Healthcare benefits are being used increasingly to help employees cope with stress, while fit notes have had little impact on the workplace so far
The difficult economic climate of the past few years has affected people in numerous ways. For many, a recurring theme has been increased pressure and stress, be it in their working or personal lives.
In the workplace, job uncertainty and redundancies can cause concern among staff. And once a workforce has been reduced in size, the employees that are left behind may experience additional pressure as they take on increased workloads.
Away from the workplace, financial pressures and issues such as debt can be causes of great stress for employees, which may affect their performance and productivity at work. This may be why 31% of respondents have put more emphasis on benefits aimed at tackling stress, such as counselling services or employee assistance programmes. However, work is still needed to reduce the stigma often perceived to be attached to the use of such benefits.
The Department for Work and Pensions introduced the fit note in April 2010 as a replacement for doctors’ sick notes. This was the first major change to the sick note system since 1923, and the aim was to switch the focus from what a person cannot do to what they can do.
This was intended to help staff get access to the best possible advice about staying in work and what their employer can do to help them return to work as soon as possible should the employee become absent due to an illness or medical condition.
Last year, the Employee Benefits/Friends Life Group risk research 2011 found that just over half (55%) of respondents felt that fit notes, along with other government initiatives, such as fit-for-work services, would have no impact on the healthcare benefits and services they offered employees.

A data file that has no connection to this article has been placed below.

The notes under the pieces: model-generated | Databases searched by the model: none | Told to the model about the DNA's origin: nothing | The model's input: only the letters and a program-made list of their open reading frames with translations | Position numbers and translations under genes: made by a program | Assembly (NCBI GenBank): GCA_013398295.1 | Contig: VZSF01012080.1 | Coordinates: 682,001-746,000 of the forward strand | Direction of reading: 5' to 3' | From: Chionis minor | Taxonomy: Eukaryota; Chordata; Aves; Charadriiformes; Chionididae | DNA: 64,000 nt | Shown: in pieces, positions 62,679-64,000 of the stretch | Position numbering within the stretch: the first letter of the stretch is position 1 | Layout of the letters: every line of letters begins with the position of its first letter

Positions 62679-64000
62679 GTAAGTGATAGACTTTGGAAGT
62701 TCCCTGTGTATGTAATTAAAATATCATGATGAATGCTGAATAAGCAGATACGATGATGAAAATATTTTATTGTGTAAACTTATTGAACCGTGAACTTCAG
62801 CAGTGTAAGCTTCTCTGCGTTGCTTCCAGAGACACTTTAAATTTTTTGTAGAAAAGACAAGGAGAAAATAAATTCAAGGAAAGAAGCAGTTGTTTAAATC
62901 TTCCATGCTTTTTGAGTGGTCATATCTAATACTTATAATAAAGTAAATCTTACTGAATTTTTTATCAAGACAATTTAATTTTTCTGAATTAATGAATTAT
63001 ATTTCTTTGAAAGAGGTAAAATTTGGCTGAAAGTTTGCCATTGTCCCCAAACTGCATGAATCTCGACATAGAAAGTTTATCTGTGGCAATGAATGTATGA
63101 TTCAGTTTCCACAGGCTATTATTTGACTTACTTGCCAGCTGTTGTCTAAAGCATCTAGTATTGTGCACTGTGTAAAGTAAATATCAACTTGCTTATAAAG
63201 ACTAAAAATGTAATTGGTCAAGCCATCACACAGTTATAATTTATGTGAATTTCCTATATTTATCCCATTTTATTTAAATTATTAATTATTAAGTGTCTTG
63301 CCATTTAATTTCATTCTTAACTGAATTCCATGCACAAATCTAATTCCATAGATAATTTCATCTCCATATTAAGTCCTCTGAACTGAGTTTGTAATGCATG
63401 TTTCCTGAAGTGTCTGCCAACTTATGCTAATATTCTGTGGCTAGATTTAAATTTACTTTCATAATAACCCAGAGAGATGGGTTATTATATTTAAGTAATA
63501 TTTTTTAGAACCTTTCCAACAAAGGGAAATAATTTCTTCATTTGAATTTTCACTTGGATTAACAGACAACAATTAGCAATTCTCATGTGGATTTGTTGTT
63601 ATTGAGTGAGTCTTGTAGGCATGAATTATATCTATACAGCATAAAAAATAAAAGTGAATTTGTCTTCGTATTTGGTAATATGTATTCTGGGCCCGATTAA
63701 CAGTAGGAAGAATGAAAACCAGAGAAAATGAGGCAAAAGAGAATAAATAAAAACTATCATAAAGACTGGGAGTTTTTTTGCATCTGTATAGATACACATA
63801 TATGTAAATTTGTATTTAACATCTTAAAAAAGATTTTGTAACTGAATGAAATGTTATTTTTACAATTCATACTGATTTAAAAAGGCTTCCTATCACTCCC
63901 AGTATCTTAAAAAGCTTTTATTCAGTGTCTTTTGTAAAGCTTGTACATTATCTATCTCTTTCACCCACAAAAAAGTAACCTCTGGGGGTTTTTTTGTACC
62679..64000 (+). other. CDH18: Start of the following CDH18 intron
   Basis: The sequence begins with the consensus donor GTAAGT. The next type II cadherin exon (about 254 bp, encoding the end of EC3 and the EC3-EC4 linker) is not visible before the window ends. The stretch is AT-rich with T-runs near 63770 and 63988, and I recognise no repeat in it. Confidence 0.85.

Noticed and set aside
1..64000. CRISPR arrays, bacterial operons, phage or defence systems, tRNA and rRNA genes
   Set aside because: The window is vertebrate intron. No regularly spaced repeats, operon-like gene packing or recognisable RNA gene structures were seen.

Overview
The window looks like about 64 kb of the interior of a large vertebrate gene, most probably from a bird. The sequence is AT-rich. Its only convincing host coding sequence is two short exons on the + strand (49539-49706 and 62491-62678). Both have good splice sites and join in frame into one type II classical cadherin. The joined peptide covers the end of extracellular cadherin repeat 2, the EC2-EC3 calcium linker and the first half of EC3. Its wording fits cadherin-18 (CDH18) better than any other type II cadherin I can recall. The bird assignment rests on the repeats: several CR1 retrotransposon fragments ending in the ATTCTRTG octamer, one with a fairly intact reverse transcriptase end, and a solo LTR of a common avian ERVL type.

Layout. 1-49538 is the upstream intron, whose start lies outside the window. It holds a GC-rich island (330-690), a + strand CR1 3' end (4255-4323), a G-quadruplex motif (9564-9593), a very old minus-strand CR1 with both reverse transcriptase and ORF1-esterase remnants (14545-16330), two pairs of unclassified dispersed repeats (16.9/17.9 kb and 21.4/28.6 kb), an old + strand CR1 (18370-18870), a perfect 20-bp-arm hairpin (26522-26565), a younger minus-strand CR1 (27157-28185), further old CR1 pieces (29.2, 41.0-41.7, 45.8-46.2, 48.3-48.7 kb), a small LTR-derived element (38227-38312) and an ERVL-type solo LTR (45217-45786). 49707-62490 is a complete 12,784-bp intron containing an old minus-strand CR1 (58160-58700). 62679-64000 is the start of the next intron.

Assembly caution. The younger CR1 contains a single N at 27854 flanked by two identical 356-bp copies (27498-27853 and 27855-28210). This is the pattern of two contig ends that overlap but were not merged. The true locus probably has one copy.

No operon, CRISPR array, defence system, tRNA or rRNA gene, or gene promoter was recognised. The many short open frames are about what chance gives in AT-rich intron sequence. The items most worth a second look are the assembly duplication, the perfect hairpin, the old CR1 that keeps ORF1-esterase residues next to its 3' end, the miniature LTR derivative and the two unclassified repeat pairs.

A year on, nearly all (96%) respondents said these initiatives have not had an impact on their healthcare benefits provision in the past 12 months. Just five respondents said the initiatives had affected them in some way.
It may be that employers had taken measures to accommodate the introduction of fit notes and fit-for-work services during the previous year. Last year, for example, just over a quarter (27%) said they had reviewed their rehabilitation or return-to-work programme in the light of these initiatives, while 16% had offered greater flexibility for staff to return to work and 15% provided access to additional occupational health services.
Alternatively, it may be that the full impact of the fit note has not yet been recognised by both employers and doctors. When the new system was introduced, Dame Carol Black, national director for health at work, who championed the fit note, said it would create gradual change that would be most noticeable after five or six years.
A major government review into the UK’s sickness absence system by Dame Carol Black and David Frost, former director general of the British Chambers of Commerce, published last year, made recommendations to tackle issues such as a lack of support for staff wanting to return to work and for employers in making decisions about employees’ capability for work. But just 7% of respondents said the review would probably affect their benefits provision, and 2% said it definitely would. However, 49% said they did not know how it would affect them.
The default retirement age (DRA) was phased out between April and October last year, which means employers can no longer forcibly retire an employee once they reach the age of 65.
While two-thirds of respondents (66%) say the move has not affected their healthcare benefits, just under a quarter (23%) say the removal of the DRA has had an impact on these. A further 11% still have the issue under review.
Where the removal of the DRA has had an effect on respondents’ healthcare benefits, although the numbers are small, the most common actions employers have taken are a review of their health benefits and wellbeing strategies to ensure older workers remain healthy as they age, and an extension, or planned extension, of private medical insurance cover to those aged over 65.
Read more Healthcare research 2012